A Gentleman in Moscow is a charming novel by Amor (long A) Towles that is not meant to be taken seriously as historical fiction, but as a delightful celebration of life well lived. In Towles’ words, “Let us concede that the early thirties in Russia were unkind.” Some will react to that understatement in anger. They miss the point. This is not a serious story about Soviet repression and it is foolish to judge it by that metric. This is a story about magic.
By magic, I mean the magic that truly exists, friendship, art, imagination, creativity, kindness, and love. Count Alexander Ilyich Rostov, a “former person”, has been sentenced to house arrest at the Metropol, the Moscow luxury hotel where he had been living with the clear warning, “should you ever set foot outside of the Metropol again, you will be shot.” He’s no longer in his magnificent Suite 317, but in a 10 by 10 room in a storage area, but on the bright side, it’s the perfect opportunity to catch up on his reading, too bad the book is Montaigne.
Rostov is a gentleman, well-educated, well-mannered, and well-behaved. He is an aristocrat in a society where they have been erased, but living in a hotel that grew up to cater to aristocrats. He earns the friendship of the staff because despite his high rank, he treats everyone with respect until they do something to lose it. He is befriended by a young girl named Nina, the daughter of a Soviet official staying in the hotel. She asks about being a princess and he tells her the story of a princess who offered a ride in bad weather to an old peasant woman, discovering that it would take her miles out of her way and make her late for a party. She still accompanied the woman, even staying to supper when the woman offered her dinner as it was the polite thing to do…to treat the woman with dignity even though she was a peasant. This was honorable in his eyes and governed his own way of living.
The story covers about 30 years from 1922 to 1954, years of suffering, famine, repression and war. During that time, Rostov acquires many friends including a powerful Soviet official, a famous actress, an American “reporter”, and of course, most of the staff of the Metropol. He also acquires a daughter, Sophia. Nina grew up, married, fell in love and her husband was sentenced to the Gulag. She went there to be with him, leaving Sophia in Rostov’s care, remembering his kindness when she was a child. She never returned.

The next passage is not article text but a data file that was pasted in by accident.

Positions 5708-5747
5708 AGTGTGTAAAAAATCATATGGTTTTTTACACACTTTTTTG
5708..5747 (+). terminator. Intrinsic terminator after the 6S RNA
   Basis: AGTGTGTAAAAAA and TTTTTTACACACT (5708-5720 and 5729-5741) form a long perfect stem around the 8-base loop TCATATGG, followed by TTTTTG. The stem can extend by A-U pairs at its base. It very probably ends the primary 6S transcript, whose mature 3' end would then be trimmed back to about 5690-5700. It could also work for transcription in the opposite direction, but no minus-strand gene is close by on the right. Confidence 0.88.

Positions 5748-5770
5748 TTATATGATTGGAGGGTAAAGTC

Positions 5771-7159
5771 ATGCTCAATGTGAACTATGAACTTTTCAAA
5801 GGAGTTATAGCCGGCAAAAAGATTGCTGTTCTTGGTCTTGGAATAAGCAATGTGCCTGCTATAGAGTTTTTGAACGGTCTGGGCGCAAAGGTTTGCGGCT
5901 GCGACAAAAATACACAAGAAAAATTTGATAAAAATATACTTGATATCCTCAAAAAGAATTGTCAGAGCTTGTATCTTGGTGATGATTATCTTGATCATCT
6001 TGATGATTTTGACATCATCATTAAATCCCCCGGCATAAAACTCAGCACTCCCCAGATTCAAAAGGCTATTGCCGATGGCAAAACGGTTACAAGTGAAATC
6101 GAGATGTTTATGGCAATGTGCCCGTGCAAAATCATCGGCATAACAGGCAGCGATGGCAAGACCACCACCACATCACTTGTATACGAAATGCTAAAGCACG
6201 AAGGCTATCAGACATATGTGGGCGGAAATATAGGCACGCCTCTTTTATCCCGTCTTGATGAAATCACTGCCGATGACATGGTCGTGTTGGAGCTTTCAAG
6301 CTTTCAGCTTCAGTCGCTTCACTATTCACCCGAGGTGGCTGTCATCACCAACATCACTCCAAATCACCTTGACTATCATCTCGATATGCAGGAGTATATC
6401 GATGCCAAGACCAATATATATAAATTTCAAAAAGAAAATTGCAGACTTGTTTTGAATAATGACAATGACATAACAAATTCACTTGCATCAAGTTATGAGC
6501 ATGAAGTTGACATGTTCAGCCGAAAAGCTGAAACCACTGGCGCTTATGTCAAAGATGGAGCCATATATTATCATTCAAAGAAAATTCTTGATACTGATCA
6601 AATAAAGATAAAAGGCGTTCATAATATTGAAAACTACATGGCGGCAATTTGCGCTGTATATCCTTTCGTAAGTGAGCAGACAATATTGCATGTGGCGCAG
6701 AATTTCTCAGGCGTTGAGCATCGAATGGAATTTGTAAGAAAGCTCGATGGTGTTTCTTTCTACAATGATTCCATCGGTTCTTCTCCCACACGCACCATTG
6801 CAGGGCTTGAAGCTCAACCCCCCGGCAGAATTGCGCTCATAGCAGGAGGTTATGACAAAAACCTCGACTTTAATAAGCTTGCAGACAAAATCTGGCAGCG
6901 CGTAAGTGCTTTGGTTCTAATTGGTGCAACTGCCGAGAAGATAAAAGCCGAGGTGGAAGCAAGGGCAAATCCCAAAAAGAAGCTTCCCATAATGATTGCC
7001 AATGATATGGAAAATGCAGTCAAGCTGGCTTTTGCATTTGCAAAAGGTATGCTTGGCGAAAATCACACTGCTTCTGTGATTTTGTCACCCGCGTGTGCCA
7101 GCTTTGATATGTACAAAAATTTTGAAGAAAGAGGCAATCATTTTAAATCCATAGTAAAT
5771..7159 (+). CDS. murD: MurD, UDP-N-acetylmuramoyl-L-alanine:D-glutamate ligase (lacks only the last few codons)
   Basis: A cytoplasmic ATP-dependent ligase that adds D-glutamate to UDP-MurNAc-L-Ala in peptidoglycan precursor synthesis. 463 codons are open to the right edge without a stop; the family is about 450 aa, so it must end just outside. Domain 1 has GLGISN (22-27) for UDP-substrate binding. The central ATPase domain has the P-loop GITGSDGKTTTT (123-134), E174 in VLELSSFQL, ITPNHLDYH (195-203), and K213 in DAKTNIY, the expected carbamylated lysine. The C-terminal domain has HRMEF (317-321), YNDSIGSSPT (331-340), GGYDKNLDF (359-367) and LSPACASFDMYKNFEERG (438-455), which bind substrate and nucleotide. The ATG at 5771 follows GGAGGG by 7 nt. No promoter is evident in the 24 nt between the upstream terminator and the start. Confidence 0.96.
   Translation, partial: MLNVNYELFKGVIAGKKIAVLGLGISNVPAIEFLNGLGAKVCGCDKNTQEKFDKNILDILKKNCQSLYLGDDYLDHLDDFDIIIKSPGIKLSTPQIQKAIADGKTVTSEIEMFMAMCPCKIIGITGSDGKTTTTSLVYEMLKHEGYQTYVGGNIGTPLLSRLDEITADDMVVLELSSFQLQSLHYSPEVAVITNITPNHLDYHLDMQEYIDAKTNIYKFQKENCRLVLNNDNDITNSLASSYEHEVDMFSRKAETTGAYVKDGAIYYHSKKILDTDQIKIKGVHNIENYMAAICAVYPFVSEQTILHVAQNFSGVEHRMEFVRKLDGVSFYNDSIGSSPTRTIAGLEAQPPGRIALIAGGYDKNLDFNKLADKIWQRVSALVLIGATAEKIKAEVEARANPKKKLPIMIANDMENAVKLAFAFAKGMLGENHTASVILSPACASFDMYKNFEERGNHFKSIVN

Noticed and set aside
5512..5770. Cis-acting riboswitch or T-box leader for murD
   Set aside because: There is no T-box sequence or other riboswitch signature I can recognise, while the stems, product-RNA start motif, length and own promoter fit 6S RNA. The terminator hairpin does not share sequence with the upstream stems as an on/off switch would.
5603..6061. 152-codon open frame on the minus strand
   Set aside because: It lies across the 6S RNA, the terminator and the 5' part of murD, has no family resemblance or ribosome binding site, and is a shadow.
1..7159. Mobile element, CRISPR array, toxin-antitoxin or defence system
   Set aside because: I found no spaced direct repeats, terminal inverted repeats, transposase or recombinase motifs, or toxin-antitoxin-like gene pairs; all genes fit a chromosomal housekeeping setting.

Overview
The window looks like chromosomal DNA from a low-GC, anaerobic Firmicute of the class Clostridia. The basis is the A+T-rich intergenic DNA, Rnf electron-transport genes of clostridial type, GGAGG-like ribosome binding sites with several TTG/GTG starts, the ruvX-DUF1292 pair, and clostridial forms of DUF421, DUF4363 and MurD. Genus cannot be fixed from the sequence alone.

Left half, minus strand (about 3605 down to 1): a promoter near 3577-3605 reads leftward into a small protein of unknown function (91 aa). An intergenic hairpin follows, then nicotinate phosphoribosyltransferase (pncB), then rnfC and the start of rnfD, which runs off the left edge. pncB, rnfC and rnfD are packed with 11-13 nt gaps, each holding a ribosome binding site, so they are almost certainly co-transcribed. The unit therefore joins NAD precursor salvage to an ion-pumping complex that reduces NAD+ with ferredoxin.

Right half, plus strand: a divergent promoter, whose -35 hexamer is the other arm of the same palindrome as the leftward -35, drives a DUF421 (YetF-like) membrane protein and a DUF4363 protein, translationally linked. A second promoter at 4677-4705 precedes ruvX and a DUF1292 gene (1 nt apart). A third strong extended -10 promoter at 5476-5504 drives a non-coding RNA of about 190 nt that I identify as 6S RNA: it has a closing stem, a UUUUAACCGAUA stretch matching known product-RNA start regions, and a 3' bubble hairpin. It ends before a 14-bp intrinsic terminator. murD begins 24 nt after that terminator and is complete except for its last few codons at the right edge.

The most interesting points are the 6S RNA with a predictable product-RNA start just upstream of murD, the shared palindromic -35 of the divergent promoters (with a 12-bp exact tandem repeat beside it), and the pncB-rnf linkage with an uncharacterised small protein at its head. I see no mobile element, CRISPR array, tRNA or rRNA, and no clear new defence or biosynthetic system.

I loved A Gentleman in Moscow. It was nothing like what I expected, but then the cover should have been a clue. The man in the cover is looking out at the world with interest, his hands behind his back. There’s a sense of delight in his pose. This should tell the reader this book is full of delight, and it is.
Take for example, the decision that all hundred thousand bottles of wine in the fabled Metropol cellar must have their labels removed.
“A complaint was filed with comrade Teodorov, the Commissar of Food, claiming that the existence of our wine list runs counter to the ideals of the Revolution. That it is a monument to the privilege of the nobility, the effeteness of the intelligentsia, and the predatory pricing of speculators.”
It’s ludicrous, yes, but an example of how ideology and bureaucracy can merge in extremely stupid and petty ways. The writing and the ideas that fill A Gentleman in Moscow are also delightful, for example, Rostov once says. “I admit that I do not spend a lot of time imagining how things might otherwise have been. But I do like to think there is a difference between being resigned to a situation and reconciled to it.” That is a distinction with a profound difference.
There are so many turns of phrase and quips that I could go on forever. Instead, I will suggest that you read it yourself. It is a pleasurable book about a delightful man and his many friends who makes a life, finding joy in what he has rather than mourning what he has lost. Rostov is the most fully-developed character and a few of the others can see a bit written to purpose, but that is what happens in fantasies and this is a fantasy.